The bitcoin price is now at US$3,662 which is a -7.5% drop from this time yesterday.

The NZD is marginally lower today at 67.6 USc with little net reaction to the trade data. On the cross rates we unchanged at 93.6 AUc and at 59.6 euro cents. That puts the TWI-5 at 72.2.

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"Harvey Norman shares are a good buy at $4.50; $5, for them to be under $4 is crazy," (Gerry Harvey said a few months back during an interview), before extolling viewers to 'sell their boats, cars and houses' in favour of his company's stock if that happened
Today they are $3. I hope his shareholder have more boats, cars and houses to sell to get in at today's bargain price. But if the property market cracks, along with consumer courage, $3 will look expensive...

Mr Market doesn't appear to agree......

Maybe Harvey Norman should have a sale...

I haven't looked but are they holding a lot of debt... Any high street retailer that is over-leveraged is cactus in the new market for shopping habits... unless they are exclusively holding all the brands that people have to have...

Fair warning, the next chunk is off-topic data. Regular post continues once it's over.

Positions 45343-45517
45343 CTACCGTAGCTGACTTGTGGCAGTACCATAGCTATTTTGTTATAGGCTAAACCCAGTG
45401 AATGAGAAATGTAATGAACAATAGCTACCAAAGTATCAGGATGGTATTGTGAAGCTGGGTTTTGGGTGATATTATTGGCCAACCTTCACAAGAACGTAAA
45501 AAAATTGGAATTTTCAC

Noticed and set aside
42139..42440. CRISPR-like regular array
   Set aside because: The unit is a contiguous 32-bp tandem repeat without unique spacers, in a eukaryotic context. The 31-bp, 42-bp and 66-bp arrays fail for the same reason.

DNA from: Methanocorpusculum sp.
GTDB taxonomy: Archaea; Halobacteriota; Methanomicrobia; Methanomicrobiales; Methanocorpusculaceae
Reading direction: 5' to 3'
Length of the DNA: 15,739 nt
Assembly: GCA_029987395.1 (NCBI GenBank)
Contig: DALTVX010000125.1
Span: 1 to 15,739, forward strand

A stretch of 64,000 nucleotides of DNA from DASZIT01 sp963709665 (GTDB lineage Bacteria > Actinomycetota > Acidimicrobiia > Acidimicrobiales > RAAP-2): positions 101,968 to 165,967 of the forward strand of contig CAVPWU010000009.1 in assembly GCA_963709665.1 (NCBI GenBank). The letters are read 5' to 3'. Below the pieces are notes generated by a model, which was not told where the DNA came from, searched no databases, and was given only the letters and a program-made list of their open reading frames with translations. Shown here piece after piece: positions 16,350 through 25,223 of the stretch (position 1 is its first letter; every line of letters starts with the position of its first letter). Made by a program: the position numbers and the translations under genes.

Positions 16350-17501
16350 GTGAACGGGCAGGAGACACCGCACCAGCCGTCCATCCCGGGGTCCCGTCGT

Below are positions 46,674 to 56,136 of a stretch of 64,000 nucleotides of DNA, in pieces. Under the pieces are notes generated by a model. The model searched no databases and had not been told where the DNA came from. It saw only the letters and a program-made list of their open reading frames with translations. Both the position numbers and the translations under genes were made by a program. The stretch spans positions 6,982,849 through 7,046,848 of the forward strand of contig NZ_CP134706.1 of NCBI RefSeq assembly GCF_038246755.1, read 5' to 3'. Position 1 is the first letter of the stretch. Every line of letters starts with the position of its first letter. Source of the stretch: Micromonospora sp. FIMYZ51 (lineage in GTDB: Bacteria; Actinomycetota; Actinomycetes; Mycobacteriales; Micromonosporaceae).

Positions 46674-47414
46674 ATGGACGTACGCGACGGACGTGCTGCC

BHS, Debenhams, House of Fraser, Mothercare, Carpetright, Toy r Us, etc are all cactus in the UK or going that way.... If you've had your assets stripped by Private equity and can't re-set the rent lower then you're on the endangered list!

Thing is HN in Oz have an odd business model that sees the areas in a HN store operated by franchise.


Years ago we were told, "NSW labour laws were very different between small employers and large, so lots of "small employers".

New Harvey Norman retail supply contracts issued via a subsidiary, following last years, Australian Securities and Investment Commission investigation into the retailers franchisee operations, have been described as “horrendous” and responsible for pushing up the price of consumer electronics and appliances in Australia according to suppliers who have contacted ChannelNews.

Derni Pty Ltd a Company controlled by Harvey Norman is now dictating terms to suppliers while at the same time distancing Harvey Norman from any liabilities.